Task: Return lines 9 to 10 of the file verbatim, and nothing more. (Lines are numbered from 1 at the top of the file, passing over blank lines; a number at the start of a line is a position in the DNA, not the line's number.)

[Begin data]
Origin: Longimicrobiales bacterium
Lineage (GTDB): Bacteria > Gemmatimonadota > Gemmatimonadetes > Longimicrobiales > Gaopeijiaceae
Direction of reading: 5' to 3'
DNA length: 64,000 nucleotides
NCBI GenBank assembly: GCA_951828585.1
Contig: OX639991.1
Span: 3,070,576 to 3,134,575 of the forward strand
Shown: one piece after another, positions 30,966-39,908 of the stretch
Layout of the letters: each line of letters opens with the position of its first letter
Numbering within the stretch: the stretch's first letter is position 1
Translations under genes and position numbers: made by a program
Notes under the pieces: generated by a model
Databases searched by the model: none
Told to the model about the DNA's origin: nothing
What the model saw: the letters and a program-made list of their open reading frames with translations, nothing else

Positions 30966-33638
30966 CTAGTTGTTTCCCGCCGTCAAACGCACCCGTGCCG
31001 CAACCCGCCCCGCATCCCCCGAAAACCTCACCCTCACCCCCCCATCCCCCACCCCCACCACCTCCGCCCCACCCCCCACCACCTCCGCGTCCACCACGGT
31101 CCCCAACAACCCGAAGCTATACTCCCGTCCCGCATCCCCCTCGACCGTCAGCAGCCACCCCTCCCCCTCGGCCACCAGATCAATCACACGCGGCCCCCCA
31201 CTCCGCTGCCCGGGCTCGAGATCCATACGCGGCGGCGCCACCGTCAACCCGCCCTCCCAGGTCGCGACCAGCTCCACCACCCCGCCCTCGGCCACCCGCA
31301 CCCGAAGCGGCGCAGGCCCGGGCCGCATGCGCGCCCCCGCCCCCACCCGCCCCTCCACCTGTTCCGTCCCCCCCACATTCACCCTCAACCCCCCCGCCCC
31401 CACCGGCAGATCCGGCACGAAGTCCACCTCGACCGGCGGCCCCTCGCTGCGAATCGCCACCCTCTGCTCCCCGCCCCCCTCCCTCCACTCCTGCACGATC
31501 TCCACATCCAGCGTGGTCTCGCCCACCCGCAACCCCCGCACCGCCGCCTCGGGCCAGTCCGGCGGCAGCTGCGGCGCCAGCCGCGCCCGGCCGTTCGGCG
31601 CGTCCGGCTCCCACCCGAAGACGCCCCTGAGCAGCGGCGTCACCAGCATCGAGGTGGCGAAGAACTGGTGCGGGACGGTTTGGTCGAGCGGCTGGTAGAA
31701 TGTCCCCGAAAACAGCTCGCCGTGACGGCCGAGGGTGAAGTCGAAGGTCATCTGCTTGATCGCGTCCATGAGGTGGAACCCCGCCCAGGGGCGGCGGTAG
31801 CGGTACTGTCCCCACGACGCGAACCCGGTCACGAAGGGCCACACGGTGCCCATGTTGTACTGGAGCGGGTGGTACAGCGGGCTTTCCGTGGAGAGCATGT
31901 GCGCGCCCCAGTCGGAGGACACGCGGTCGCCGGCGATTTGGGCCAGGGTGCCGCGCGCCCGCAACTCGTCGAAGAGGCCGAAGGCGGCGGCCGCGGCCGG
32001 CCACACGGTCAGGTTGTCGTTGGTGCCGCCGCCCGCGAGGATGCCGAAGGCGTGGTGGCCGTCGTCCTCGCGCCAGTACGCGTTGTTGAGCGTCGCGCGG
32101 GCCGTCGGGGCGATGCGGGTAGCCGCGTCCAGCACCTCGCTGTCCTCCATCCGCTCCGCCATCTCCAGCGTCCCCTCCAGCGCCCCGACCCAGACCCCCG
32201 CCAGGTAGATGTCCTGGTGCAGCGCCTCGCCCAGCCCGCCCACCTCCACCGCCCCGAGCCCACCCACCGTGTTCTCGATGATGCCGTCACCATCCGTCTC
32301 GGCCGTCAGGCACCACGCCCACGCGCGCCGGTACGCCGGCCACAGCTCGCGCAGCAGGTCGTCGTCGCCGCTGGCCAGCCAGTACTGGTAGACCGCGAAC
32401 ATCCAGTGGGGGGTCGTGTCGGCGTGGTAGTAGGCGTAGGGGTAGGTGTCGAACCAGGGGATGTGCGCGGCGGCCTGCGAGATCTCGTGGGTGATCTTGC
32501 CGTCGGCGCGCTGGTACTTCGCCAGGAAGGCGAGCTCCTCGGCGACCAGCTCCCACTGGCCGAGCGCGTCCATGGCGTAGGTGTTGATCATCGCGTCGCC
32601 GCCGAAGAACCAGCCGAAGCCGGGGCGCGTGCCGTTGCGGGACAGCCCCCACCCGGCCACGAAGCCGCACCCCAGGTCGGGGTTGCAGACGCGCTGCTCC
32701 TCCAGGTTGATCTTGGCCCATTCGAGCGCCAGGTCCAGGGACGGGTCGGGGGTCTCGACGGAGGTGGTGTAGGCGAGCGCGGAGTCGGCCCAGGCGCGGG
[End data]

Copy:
Layout of the letters: each line of letters opens with the position of its first letter
Numbering within the stretch: the stretch's first letter is position 1